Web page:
“No doubt,” I replied testily, “you are alluding to the claim among some that President Reagan’s National Labor Relations Board is anti-labor. While I am sure his appointments to the board naturally reflect his conservative political views, the law is, after all, the law, and . . .”
“They’ve begun executing labor organizers in public squares,” the Bug Off man interjected crisply.
As I considered my next move from among a rapidly diminishing set of increasingly less attractive options, I began to hear voices from above.
The Bug Off guy did that thing again with his hand out and palm toward me, then ran back into his office, coming out moments later with a cassette recorder and a microphone attached to a suction cup. He stood on the metal folding chair and fastened the suction cup to an overhead heating duct. Then he sat on the chair and struck a pose like The Thinker if The Thinker had been a 55-year-old overweight exterminator in ill-fitting, double-knit brown pants that, when he sat like that, rose high above heavy black shoes to reveal at least 10 inches of white sock. And that’s when it hit me.
“You’re a cop!”
Again, the thing with the hand out, palm toward me.
“Shhhh! I can’t hear what they’re saying!”
“You’re a cop,” I whispered.
“This is the strangest Spanish I have ever heard,” he muttered.
“That’s because it’s Japanese,” I said. And it was. Japanese so simple even I could understand it.
“How’s a skel like you know what’s Japanese and what’s Spanish?”
“Skel? I knew you were a cop!”
“Answer my question, dirt bag.”
“Okay, first of all, even if I am a dirt bag, and I am not conceding that point, but even if I were a dirt bag, I do have feelings. You don’t need to talk to me like . . .”
And he punched me right below the rib cage, expertly, with just enough force to knock the wind out of me, then leaned back and waited patiently as I desperately struggled to suck air back into my lungs. I knew he was a cop.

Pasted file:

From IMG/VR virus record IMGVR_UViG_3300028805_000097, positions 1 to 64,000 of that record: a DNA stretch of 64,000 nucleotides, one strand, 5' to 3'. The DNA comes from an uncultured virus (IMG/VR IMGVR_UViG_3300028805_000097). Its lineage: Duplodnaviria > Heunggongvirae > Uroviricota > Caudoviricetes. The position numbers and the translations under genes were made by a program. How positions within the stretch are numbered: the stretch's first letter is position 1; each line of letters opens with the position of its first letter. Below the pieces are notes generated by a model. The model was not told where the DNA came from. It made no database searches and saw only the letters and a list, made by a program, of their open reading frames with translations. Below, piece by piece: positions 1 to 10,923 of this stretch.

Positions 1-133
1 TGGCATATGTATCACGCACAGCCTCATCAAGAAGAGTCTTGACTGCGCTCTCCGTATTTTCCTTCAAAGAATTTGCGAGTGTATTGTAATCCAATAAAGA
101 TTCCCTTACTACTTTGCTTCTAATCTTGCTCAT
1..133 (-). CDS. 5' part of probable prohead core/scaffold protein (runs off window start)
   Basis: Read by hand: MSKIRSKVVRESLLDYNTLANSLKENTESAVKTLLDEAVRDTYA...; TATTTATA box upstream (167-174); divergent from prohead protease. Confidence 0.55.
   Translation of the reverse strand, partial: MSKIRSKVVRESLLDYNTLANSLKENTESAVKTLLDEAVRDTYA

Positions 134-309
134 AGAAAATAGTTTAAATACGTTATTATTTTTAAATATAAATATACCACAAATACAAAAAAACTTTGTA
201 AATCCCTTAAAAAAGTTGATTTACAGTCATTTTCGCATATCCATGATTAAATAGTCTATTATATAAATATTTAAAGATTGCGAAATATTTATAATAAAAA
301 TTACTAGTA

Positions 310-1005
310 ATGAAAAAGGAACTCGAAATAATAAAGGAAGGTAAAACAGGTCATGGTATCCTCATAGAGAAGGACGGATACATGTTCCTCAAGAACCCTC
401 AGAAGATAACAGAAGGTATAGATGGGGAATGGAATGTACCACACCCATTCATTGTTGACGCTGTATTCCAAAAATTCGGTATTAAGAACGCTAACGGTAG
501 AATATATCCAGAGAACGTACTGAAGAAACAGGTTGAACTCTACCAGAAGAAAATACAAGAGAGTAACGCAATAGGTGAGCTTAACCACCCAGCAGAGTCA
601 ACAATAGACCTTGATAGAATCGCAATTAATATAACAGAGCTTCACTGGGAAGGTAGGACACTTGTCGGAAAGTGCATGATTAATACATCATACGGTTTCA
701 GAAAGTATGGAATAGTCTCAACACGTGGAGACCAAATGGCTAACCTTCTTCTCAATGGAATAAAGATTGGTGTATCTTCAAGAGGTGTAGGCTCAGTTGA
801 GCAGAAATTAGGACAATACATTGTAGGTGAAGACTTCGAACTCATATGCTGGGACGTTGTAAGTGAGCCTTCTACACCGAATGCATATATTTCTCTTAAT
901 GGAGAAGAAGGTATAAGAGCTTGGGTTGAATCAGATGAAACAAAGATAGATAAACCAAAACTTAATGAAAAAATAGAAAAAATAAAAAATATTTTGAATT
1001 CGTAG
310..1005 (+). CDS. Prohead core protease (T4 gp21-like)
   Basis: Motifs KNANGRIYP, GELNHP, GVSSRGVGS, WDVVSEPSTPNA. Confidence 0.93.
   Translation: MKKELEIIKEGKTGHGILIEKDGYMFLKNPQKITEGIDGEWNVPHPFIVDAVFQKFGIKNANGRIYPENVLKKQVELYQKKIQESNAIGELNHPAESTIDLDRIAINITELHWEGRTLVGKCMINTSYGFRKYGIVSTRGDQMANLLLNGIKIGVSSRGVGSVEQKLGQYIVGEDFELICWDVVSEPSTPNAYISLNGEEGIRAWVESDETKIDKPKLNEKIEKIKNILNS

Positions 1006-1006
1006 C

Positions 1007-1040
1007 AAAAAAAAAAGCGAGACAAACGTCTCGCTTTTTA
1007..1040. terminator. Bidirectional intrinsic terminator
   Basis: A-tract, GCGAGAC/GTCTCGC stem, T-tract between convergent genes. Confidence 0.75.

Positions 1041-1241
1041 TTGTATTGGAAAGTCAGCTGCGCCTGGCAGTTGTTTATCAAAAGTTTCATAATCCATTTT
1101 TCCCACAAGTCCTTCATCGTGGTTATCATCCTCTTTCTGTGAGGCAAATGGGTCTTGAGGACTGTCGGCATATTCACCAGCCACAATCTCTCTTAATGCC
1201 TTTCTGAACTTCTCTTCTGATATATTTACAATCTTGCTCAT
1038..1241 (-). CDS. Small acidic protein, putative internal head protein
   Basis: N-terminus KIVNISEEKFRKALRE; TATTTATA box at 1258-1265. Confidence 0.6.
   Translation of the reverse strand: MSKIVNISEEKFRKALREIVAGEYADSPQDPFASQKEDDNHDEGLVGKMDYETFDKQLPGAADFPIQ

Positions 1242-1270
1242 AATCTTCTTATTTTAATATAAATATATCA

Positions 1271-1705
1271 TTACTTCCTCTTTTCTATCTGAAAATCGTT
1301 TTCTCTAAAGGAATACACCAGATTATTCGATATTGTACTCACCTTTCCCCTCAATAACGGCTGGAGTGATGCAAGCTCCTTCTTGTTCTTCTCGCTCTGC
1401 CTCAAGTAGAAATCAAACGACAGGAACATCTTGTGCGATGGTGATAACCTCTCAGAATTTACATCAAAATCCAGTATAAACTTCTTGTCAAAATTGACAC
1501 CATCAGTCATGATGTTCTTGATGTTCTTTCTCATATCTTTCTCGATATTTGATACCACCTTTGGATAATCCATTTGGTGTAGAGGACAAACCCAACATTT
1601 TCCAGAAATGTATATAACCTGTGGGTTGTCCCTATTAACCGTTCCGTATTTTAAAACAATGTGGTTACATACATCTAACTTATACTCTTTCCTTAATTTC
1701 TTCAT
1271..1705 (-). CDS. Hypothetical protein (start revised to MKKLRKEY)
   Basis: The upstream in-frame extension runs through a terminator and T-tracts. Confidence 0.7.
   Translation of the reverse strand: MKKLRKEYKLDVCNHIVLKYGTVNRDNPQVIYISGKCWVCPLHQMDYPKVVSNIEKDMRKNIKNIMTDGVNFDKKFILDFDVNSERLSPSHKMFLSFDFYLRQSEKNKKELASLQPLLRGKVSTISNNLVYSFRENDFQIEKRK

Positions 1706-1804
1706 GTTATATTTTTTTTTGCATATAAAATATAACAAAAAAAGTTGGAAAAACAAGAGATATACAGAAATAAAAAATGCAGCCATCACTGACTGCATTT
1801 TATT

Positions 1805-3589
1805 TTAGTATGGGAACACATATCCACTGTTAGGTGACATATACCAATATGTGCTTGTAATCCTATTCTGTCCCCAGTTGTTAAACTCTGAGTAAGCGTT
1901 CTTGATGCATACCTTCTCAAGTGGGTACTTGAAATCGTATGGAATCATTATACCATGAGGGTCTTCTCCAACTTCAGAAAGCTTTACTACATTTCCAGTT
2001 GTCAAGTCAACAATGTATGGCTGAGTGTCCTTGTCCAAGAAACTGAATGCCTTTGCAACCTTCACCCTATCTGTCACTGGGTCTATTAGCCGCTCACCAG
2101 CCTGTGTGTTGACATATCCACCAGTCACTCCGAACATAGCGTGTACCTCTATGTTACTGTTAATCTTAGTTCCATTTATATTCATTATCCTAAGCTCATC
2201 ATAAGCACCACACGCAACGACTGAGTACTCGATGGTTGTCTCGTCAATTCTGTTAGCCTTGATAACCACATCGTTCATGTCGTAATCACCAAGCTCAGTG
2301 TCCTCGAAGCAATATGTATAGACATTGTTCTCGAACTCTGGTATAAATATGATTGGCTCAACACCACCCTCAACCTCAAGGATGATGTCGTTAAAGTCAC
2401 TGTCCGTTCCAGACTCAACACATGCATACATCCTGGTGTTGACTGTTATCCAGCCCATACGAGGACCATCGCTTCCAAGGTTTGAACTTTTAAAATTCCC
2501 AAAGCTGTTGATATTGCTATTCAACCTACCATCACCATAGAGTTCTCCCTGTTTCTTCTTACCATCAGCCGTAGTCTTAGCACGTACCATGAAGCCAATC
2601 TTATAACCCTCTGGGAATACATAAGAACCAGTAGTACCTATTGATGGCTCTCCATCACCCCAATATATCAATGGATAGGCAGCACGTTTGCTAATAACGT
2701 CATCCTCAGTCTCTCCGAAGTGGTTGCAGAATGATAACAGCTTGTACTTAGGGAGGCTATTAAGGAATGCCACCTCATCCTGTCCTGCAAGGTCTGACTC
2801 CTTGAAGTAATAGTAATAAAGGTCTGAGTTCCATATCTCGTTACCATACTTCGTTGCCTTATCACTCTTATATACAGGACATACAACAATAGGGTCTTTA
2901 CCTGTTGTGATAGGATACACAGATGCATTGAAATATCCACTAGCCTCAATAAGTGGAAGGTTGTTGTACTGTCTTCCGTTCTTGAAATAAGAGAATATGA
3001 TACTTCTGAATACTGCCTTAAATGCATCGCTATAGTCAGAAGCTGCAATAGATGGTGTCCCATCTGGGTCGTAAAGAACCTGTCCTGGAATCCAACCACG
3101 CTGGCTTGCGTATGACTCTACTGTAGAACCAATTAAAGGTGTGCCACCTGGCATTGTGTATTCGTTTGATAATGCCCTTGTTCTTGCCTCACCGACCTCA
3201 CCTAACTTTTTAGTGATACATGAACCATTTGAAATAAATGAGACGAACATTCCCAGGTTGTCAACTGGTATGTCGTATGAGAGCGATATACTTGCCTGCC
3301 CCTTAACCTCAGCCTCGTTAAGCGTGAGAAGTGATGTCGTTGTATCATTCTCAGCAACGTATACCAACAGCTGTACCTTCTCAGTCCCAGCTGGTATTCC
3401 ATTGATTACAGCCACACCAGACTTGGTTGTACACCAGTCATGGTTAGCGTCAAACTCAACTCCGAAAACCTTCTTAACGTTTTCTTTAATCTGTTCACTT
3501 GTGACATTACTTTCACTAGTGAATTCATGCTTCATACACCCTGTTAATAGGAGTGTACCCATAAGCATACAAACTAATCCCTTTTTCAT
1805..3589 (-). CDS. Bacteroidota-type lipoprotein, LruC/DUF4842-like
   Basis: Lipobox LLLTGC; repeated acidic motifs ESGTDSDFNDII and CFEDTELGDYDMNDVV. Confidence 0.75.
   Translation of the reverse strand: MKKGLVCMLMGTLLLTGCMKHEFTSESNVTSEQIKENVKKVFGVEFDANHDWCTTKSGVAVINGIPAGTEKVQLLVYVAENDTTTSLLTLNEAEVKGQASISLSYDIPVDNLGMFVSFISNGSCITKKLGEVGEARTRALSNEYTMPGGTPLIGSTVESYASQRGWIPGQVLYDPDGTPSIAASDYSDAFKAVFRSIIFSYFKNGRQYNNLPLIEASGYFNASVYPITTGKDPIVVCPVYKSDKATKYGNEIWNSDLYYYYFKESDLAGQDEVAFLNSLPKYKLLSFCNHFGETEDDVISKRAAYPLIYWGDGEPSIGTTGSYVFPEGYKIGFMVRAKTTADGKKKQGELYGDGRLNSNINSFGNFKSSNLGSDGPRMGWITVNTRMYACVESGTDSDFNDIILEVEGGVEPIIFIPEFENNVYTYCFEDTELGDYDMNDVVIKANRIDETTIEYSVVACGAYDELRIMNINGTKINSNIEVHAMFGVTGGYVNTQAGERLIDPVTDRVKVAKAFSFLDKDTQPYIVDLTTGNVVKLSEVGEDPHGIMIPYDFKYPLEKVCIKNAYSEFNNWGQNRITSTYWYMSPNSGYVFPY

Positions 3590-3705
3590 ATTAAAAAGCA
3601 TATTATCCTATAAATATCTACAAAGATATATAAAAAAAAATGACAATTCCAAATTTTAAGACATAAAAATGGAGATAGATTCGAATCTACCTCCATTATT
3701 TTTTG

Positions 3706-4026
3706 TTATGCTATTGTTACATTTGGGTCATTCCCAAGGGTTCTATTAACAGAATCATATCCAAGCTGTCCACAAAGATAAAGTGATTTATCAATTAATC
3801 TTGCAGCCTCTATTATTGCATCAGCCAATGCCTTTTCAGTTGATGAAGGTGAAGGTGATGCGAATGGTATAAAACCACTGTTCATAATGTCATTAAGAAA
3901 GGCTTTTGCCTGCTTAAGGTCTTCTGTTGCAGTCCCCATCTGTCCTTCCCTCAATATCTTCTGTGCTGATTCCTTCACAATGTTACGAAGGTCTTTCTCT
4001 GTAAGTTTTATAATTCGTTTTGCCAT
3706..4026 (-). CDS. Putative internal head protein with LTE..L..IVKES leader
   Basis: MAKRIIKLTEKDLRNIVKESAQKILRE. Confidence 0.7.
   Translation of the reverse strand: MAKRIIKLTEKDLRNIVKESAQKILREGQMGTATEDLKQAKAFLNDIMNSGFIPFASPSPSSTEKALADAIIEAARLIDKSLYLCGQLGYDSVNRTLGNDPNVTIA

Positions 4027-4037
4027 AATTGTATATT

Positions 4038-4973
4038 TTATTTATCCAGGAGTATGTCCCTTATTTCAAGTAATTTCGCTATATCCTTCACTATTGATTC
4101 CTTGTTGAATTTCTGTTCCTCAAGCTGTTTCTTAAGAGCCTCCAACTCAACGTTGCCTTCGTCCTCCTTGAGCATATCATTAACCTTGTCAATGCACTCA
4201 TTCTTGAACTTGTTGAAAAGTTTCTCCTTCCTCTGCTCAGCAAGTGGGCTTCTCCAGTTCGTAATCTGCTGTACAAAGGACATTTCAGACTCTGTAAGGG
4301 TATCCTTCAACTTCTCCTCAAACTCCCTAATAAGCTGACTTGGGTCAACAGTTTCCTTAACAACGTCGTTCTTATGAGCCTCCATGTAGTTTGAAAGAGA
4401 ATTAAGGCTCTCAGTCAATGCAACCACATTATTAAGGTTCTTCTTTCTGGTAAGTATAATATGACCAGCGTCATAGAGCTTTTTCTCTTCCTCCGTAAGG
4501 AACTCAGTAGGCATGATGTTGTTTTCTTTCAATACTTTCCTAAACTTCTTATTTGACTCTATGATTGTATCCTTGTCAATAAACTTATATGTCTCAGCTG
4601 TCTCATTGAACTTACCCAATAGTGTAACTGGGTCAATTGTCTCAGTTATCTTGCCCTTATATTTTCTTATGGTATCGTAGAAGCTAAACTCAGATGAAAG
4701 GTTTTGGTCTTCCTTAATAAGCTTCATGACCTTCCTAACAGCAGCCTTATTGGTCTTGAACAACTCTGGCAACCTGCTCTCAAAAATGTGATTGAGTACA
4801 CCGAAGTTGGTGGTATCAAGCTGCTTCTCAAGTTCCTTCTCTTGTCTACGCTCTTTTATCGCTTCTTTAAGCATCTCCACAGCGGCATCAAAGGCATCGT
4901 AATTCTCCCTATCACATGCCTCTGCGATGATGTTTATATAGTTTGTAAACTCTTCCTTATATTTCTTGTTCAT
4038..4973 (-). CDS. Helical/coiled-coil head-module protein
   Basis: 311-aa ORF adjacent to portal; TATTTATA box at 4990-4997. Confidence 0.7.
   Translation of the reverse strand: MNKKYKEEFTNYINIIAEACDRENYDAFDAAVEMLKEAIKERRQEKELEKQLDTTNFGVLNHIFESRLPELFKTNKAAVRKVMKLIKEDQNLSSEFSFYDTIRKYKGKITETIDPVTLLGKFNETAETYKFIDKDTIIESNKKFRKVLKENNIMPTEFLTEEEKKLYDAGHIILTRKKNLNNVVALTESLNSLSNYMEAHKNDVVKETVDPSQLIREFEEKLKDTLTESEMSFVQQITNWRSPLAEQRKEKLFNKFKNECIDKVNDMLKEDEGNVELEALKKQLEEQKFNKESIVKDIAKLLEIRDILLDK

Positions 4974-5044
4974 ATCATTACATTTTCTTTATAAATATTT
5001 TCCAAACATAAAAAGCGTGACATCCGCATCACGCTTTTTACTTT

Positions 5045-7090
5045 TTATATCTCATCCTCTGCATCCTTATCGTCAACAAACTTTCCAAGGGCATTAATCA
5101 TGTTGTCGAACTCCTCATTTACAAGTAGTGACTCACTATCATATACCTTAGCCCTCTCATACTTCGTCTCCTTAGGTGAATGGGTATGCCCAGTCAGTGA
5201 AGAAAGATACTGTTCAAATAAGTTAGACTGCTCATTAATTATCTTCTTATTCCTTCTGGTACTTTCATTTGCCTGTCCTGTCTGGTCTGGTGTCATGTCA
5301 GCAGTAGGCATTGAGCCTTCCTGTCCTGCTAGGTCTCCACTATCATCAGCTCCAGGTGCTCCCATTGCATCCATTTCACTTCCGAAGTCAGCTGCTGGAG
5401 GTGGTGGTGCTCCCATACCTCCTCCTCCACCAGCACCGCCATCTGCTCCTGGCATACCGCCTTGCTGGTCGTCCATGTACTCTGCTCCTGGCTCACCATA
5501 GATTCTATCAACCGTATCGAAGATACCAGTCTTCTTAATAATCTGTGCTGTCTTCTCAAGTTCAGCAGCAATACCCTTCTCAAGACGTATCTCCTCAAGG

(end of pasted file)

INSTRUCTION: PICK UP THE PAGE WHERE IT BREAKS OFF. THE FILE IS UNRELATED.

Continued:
He’s gone and done it now, I thought to myself. He’s kicked over a hornet’s nest. Nobody treats Eddie Trombone like this. Nobody. Then the cop raised one eyebrow, and I ducked, put my hands up over my head, and let out a high-pitched squeal like a small dog.
“I lived in Japan for a while.” I cried.
He shoved a notepad and pencil into my hands.
“Writing? A confession?”
“No, I usually write those,” he said, “and I’ll write a doozy for you if you don’t start translating what they’re saying up there.”
Oddly enough, even with my limited Japanese, it was dead easy to translate what was coming through the heating duct. It was one of those typical Japanese conversations between friends or spouses, where nothing seemed to be said but some sort of communication miraculously took place, though what was communicated would be impossible to determine by an outsider and was indeed sometimes lost even on a participant of the conversation. It made eavesdropping at restaurants less interesting and was at least partly responsible for the increase in divorce rates in Japan and the entry of the United States into World War II.
Did you do the thing?
“Hai. Ano koto. Ano hito to.”
Yeah. The thing. With the guy.
“Ano toko no hito?”
The guy from the place?
“Hai. Yatta, yatta. Yararemashita.”
Yeah. I did it, I did it. It’s done.
The conversation hit a lull, and I held the notepad up for the cop. Halfway down the paper his eyes grew wide. When he reached the end, the Lucky Strike fell out of his mouth.
“Sweet Jesus,” he hissed. “We’ve come across a mob hit!”
He charged out of the basement. I heard him run up the steps, then heard a door being kicked in.
“Konnichiwa!” two voices sang out welcomingly, followed by six shots that rang out less so, then two heavy thuds.
“Freeze!” the exterminator cop replied a bit after that. “Or I’ll shoot.”